19. C. A. Balanis, Antenna Theory: Analysis and Design (Wiley & Sons, New York, 1982).

]. The efficiency of the transmit antenna can then be obtained as the ratio η = Prad/Pin, leading to η = 0.412, which, by reciprocity, will be also the efficiency of the receiving antenna.

We then simulated a complete wireless link, consisting of the previously designed Tx and Rx nanoantennas, matched to their respective MIM waveguides, looking toward one another and separated by a distance (defined as the distance between the feed elements) of d = 17.92 μm (40 λg); the sketch is depicted in the lower inset of Fig. 1. Figures 3(a) and 3(b) illustrate the electric near field amplitude on transverse planes to the transmit and receive nanoantennas respectively. Looking at Fig. 3(a) and the respective line cut in Fig. 2(b), we can observe that the amplitude of the field is almost constant on the gap of the transmitting waveguide, showing a smooth standing wave pattern. This is due to the good impedance match between the antenna and the waveguide. Similarly, we observe in Fig. 3(b) that the amplitude of the field is almost constant in the gap of the receiving waveguide. In this case, this is due to the effect of the matched load termination, absorbing almost all the energy. The power balance (ratio of the received power at the output of the Rx nanoantenna, Prx, to the available power at the feeding point of the Tx nanoantenna, Ptx) obtained from this full-wave simulation is Prx/Ptx = 6.9948 · 10−6 (−51.55 dB).

Fig. 3 Electric near field distribution (V/m) on transverse planes to the (a) transmit, and (b) receive nanosystems as described in Fig. 1, respectively.

Fig. 4 Power transfer for MIM plasmonic waveguide connect, broadcast wireless connect using matched dipole nanoantennas, and directive wireless connect using matched directive Yagi-Uda nanoantennas.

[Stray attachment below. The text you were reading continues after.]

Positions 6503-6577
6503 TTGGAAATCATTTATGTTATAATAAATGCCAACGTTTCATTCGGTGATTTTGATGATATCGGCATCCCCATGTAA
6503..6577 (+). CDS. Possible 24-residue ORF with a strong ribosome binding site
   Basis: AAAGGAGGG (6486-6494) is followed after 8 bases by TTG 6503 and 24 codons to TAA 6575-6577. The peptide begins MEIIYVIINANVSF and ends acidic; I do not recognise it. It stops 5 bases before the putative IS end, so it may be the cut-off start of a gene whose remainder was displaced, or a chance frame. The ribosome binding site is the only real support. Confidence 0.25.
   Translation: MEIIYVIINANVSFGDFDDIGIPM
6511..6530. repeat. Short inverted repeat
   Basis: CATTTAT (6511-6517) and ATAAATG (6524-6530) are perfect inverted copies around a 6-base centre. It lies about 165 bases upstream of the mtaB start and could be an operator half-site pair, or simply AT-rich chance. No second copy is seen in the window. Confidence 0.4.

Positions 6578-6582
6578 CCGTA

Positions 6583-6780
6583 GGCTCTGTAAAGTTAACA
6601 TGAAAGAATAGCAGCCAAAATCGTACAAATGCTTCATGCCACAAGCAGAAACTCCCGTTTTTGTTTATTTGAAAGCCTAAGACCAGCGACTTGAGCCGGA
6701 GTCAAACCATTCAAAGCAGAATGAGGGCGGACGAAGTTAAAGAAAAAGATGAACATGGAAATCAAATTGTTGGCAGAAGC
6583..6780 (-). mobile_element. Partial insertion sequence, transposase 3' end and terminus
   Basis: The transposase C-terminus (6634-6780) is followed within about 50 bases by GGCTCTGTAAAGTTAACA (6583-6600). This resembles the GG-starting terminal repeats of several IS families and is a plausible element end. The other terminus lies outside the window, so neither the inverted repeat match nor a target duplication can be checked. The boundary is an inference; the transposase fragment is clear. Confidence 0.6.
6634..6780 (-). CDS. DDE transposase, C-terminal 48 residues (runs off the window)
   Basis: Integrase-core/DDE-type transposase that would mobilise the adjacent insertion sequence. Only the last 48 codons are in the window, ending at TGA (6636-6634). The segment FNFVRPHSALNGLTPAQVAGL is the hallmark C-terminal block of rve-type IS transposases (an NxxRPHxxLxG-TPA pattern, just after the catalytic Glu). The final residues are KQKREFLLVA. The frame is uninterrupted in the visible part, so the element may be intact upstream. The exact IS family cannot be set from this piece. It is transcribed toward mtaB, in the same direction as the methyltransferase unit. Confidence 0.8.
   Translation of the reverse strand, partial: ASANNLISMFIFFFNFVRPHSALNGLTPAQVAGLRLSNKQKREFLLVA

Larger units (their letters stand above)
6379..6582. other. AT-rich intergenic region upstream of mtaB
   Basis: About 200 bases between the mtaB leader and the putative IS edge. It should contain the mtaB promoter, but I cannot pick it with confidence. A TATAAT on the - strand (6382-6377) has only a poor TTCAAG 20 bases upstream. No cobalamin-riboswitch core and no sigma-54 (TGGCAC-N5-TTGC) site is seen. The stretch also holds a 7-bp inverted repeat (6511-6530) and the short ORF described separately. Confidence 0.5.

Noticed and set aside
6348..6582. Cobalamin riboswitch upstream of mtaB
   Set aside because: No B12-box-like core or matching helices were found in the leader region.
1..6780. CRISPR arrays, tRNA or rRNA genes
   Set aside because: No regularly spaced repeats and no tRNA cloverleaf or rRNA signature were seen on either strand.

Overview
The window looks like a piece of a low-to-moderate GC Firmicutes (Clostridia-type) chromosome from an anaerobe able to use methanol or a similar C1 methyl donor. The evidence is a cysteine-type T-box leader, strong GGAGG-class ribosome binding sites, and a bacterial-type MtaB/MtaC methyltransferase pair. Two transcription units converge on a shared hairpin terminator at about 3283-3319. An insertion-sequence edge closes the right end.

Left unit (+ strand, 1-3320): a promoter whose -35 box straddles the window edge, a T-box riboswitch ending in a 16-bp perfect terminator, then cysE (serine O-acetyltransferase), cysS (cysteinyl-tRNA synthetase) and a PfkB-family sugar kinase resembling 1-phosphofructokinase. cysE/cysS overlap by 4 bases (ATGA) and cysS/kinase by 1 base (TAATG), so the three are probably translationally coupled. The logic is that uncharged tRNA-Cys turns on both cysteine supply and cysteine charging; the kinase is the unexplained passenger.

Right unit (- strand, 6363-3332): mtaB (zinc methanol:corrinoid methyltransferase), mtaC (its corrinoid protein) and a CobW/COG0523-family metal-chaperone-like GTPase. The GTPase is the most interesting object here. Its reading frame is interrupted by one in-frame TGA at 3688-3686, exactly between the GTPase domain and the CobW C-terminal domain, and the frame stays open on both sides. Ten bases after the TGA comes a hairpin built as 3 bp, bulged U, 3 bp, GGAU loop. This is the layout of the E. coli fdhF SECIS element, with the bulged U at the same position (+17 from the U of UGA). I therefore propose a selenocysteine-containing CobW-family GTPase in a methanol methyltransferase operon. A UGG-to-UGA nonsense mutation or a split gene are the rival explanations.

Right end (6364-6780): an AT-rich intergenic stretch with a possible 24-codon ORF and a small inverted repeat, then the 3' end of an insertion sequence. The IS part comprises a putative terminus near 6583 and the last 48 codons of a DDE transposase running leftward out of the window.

All the designs in this paper have been carried out using a very efficient and accurate frequency-domain surface integral equation-method of moments software [22

22. J. M. Taboada, J. Rivero, F. Obelleiro, M. G. Araújo, and L. Landesa, “Method of moments formulation for the analysis of plasmonic nano-optical antennas,” J. Opt. Soc. Am. A 28, 1341–1348 (2011). [CrossRef]

24

24. L. Landesa, M. G. Araújo, J. M. Taboada, L. Bote, and F. Obelleiro, “Improving condition number and convergence of the surface integral-equation method of moments for penetrable bodies,” Opt. Express 20, 17237–17249 (2012). [CrossRef]

]. SIE formulations solved by MoM have demonstrated to be very accurate, robust and versatile for the analysis of conductors and dielectrics in RF and microwave domains [25

25. S. M. Rao and D. R. Wilton, “E-field, h-field, and combined field solution for arbitrarily shaped three-dimensional dielectric bodies,” Electromagnetics 10, 407–421 (1990). [CrossRef]

27

27. P. Yla-Oijala and M. Taskinen, “Application of combined field integral equation for electromagnetic scattering by dielectric and composite objects,” IEEE Trans. Antennas Propag. 53, 1168–1173 (2005). [CrossRef]

]. Although not yet widespread in optics, they bring important advantages for the rigorous analysis of penetrable plasmonic bodies compared with volumetric approaches [22

22. J. M. Taboada, J. Rivero, F. Obelleiro, M. G. Araújo, and L. Landesa, “Method of moments formulation for the analysis of plasmonic nano-optical antennas,” J. Opt. Soc. Am. A 28, 1341–1348 (2011). [CrossRef]

24

24. L. Landesa, M. G. Araújo, J. M. Taboada, L. Bote, and F. Obelleiro, “Improving condition number and convergence of the surface integral-equation method of moments for penetrable bodies,” Opt. Express 20, 17237–17249 (2012). [CrossRef]

, 28

28. A. M. Kern and O. J. F. Martin, “Surface integral formulation for 3d simulations of plasmonic and high permittivity nanostructures,” J. Opt. Soc. Am. A 26, 732–740 (2009). [CrossRef]

]. Otherwise, the latest advances in fast integral equation solvers [29

29. J. Song, C.-C. Lu, and W. C. Chew, “Multilevel fast multipole algorithm for electromagnetic scattering by large complex objects,” IEEE Trans. Antennas Propag. 45, 1488–1493 (1997). [CrossRef]

33

33. M. G. Araújo, J. M. Taboada, J. Rivero, D. M. Solís, and F. Obelleiro, “Solution of large-scale plasmonic problems with the multilevel fast multipole algorithm,” Opt. Lett. 37, 416–418 (2012). [CrossRef] [PubMed]

], together with the vast computational capabilities of modern high performance computing (HPC) computers, have allowed us to use this precise SIE-MoM software as the basic electromagnetic analysis tool underlying the hard optimizations used for our design purposes. For the optimization procedures, we developed a C++ routine based on the standard GA explained in [18

18. D. Goldberg, Genetic Algorithms in Search, Optimization and Machine Learning (Addison-Wesley, Reading, MA, 1989).